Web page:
A cheap holiday in other people’s misery

Key Largo (tonight on TCM) is one of those venerable mainstays of TCM and likely something everyone here has already nearly memorized.  I remember once I made a point of watching it in Key Largo, while on vacation (much like how I watch movies like Airport 77 while flying).  I mentioned this to the proprietors of the bed and breakfast where we were staying, and they told me that the island of Key Largo was actually named in honor of the movie.

It took me a long time to wrap my head around that statement.  That couldn’t possibly be true, could it?

Well, it is and it isn’t.  Click the fold below to read the whole story, about the citizens of a gorgeous island paradise insisted on naming their community after a grim thriller about murderous thugs and a hostage crisis.  Like you do.


There is a placard in Key Largo that boasts, “Birthplace of the movie Key Largo.”  This is a bit of fancy hairsplitting legerdemain, since exactly none of the movie was shot in Key Largo—John Huston’s 1948 classic was in fact staged about 3,000 miles away, in Hollywood.  It’s no secret the interiors were shot on Warner Brother’s Burbank Studios, but some sources speculate that exterior establishing shots were taken in Key Largo—sorry, nope.  The documentation says these were done along the Pacific Coast Highway.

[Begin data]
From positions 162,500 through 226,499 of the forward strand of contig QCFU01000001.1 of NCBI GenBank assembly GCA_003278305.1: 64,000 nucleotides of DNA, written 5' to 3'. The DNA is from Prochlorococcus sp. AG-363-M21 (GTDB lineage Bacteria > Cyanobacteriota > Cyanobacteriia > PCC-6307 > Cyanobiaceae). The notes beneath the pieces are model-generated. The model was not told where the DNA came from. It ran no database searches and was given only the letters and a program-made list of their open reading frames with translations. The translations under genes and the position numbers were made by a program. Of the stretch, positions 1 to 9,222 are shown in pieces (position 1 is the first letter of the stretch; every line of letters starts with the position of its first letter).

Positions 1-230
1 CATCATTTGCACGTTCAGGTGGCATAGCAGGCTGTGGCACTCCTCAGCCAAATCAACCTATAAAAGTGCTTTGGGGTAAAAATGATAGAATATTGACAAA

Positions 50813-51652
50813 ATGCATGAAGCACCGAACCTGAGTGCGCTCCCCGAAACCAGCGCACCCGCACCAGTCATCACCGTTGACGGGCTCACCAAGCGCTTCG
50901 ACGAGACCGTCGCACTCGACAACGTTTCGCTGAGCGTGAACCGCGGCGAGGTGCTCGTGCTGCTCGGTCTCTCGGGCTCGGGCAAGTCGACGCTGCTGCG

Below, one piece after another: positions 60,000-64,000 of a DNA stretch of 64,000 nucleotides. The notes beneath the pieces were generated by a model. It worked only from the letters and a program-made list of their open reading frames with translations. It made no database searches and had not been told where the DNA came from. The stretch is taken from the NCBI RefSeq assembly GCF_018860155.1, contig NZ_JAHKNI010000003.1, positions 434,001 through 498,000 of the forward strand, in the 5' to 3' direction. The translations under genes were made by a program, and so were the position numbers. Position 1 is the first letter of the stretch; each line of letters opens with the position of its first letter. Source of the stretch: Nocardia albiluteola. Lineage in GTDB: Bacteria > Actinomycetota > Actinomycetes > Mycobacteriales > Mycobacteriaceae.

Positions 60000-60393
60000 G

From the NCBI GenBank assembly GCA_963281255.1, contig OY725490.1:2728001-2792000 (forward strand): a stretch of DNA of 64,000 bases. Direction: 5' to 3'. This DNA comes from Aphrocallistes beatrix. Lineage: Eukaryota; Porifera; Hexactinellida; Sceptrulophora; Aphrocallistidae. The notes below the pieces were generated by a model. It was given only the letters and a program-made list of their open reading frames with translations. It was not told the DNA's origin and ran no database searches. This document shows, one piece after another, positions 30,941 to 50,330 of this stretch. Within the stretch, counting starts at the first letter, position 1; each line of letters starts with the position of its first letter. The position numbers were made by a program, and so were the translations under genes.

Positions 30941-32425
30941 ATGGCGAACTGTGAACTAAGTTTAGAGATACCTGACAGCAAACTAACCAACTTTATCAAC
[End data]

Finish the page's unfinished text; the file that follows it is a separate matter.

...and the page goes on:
But, John Huston and screenwriter Richard Brooks had rented out the Caribbean Club on the island for their use while they adapted Maxwell Anderson’s 1939 Broadway play into a movie script—and this is the point of contact between the movie and the physical location that justified the sign.

Of course, aside from justifications for the sign, the important part was the inspiration for it—a community desperate to exploit their connection to a phenomenally popular artifact of pop culture.


No, of course, there’s that part of me that thinks it absurd to want to associate your beautiful seaside town with a film so bitter and violent.  “Come for the mobsters, stay for the hurricanes!” David Fincher’s Se7en is also a widely popular and influential thriller, but I can’t see building a tourism campaign around it.  Nevertheless, Key Largo was a huge hit—the final pairing of Bogie and Bacall, Eddie Robinson at his dirtiest, Claire Trevor in an Oscar-winning supporting role, and Lionel Barrymore proving he could do more than just eat scenery.  At the helm you have John Huston, one of classical Hollywood’s great masters.  So, while it may be a brutal film noir about a vicious gangster who takes some innocent people hostage, and the world-weary man who stops him, this is Golden Age Hollywood at its finest.

The only problem with the people of Key Largo wanting to capitalize on the connection to Key Largo was, Key Largo the movie existed in the real world and Key Largo the place didn’t.

Marx Brothers (Cocoanuts, The)_03

To explain this, let’s jump back in time to the 1920s Florida land boom—the one satirized in the Marx Brothers’ The Cocoanuts, if you’d prefer to keep your history framed in reference to movies.  The island of Key Largo was quickly carved up by eager developers into dozens of sub-divisions—but it wasn’t nearly so popular with actual home-buyers, so most of those sub-divisions existed as abstractions, largely devoid of any real people or houses.  (Again, reference The Cocoanuts—the Groucho Marxes of the world saw Florida land as a gold mine, but they had an uphill battle selling the empty marshes to buyers).